Case Study: Luxottica Product Intake

Role: Product Designer


The Problem

Luxottica acquired and wanted to bring virtual try-on to all their brands.

Luxottica is the world's largest eyewear company and owns Lenscrafters, Sunglass Hut, and many other retail outlets. Their best-known brands are Ray-Ban, Persol, and Oakley.

The trouble was the existing intake system had been built for a single app,, and there was no way to track where frames were in the creation process. This often caused frames to end up in limbo. They had been created, but couldn't be viewed within their app.

What is virtual try-on?

Virtual try-on uses the camera on your smartphone or tablet, to record a video of your head turn. Once processed, the technology uses augmented reality to show how you’d look when wearing eyewear from multiple angles.

Project Goals

Support multiple brands.

As they rolled out Virtual Try-On to other brands, they wanted the system to be scalable and support multiple brands across their apps and websites.

Prevent frames from getting lost.

Allow users to view where frames were in the pipeline.

Speed delivery time.

Reduce frame creation time to 21 days. At the time their intake time was 2-3 months.

The Team

Our project team consisted of 3 people. None of us were part of Binocular when the original system had been built so we had a lot to learn about the process.


I needed to understand how the existing process worked from end to end. I set up interviews with four different groups from each stage in the pipeline.

Binocular's CTO and Mirar were local and were interviewed at our office. and Mimic were remote and were interviewed them by phone.

Mirar offered the most insight into the process as they interacted with someone at each stage in the pipeline.


The “system” wasn’t really a system.

The original system was built to handle the app with less than 200 frames. The "system" was actually a manual process of sharing spreadsheets via email, uploading files to Dropbox and running several shell scripts on a web server.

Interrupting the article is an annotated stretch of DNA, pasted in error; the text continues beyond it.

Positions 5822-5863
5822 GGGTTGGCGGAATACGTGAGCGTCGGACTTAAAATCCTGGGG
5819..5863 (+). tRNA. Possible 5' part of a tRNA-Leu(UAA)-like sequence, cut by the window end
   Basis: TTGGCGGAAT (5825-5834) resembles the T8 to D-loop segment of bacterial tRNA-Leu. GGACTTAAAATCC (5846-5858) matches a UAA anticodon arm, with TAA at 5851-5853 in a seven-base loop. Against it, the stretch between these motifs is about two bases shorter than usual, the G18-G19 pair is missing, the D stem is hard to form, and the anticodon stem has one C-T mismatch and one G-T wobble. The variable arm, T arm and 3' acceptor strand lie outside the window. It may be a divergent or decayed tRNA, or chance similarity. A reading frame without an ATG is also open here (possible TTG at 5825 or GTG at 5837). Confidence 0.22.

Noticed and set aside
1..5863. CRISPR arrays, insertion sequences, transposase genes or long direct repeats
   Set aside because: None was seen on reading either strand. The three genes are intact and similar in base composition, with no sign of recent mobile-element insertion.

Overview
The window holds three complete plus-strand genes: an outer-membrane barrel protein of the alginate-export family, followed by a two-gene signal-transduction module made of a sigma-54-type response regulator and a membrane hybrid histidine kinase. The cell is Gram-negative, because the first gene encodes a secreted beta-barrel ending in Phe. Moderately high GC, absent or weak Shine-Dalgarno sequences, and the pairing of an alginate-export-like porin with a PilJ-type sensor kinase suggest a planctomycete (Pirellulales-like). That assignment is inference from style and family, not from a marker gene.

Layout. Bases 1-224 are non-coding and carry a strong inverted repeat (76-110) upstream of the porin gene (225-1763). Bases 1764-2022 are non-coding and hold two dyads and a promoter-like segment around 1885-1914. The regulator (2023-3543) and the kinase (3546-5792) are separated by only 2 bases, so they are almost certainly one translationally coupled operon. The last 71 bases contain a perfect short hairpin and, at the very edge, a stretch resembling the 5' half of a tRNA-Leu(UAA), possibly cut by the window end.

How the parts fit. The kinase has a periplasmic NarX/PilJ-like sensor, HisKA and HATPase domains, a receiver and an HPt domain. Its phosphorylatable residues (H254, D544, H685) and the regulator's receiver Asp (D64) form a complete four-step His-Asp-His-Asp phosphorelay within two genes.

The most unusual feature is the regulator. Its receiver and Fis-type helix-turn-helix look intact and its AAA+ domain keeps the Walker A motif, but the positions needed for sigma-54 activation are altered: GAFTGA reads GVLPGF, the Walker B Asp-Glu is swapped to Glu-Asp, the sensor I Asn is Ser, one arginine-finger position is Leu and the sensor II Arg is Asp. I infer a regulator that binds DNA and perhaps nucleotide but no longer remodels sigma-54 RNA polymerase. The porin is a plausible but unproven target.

User Groups

The system had 4 distinct user groups.

Requester (

Share a spreadsheet containing UPCs and product names. Ship eyewear to Mimic and Mirar.

Scanner (Mimic)

Receive eyewear and create untextured 3D models of the frames using a laser scanner.

Painter (Mirar)

Receive eyewear from Texture and paint the models from Mimic.

Publisher ( or other Luxottica brands)

Validate data and publish frames to virtual try-on apps.


Sketches & Wireframes

Once I have a few general ideas sketched out, I'll start writing out the structure of a project in a text file.

Once finished, I'll use that to build a user flow.

User Flow: Painter

To make it easy for a user to focus on their assigned task, I designed the new system to only display relevant data for their user group.

Here's the Painter user flow.

Inventory & Reporting

In early designs, a grid of previews of the different frames was displayed. In practice, the previews weren't actually helpful for viewing large sets of data.

In its final form, it was reduced to a sortable table that could be filtered.

Inventory Wireframe Inventory

Painter: Review Model

Early designs included the full set of product data just like Publisher. After reviewing the designs with Mirar, they pointed out that the most important piece for them was the product photo and render.

The final design was reduced to the product photo, render, and relevant product info. Clicking and dragging left to right on the rendered face would turn the head to ensure the frames looked correct from all angles.

Here's what a Painter would see when reviewing and rejecting a frame.

Changing Status Rejected Progress to next frame

Publisher: Review Model

Publishers needed to view all data for each frame to ensure it existed and would display correctly in the app.

Early designs displayed multiple renders and product photos, but after speaking with Mimic and we found they weren't necessary for the frame approval process.



I worked with the developer to ensure everything looked and functioned as designed. Thanks to styling tools such as Sass it made it easy for me to make design adjustments without needing to hassle the developer.

An unexpected bonus was the developer adding the ability to have a visual version history for each pair of frames. This helped Mirar track down some problematic issues with certain rendering methods.


Luxottica and Mirar were excited about the rollout and the ability to support multiple brands and apps with a robust API. It made their jobs much easier.

Thanks to the new inventory management system it was easy to find all frames that had been lost in limbo and publish them to their respective apps.

For some frames, they were even able to decrease the creation time from the goal of 21 days to 14.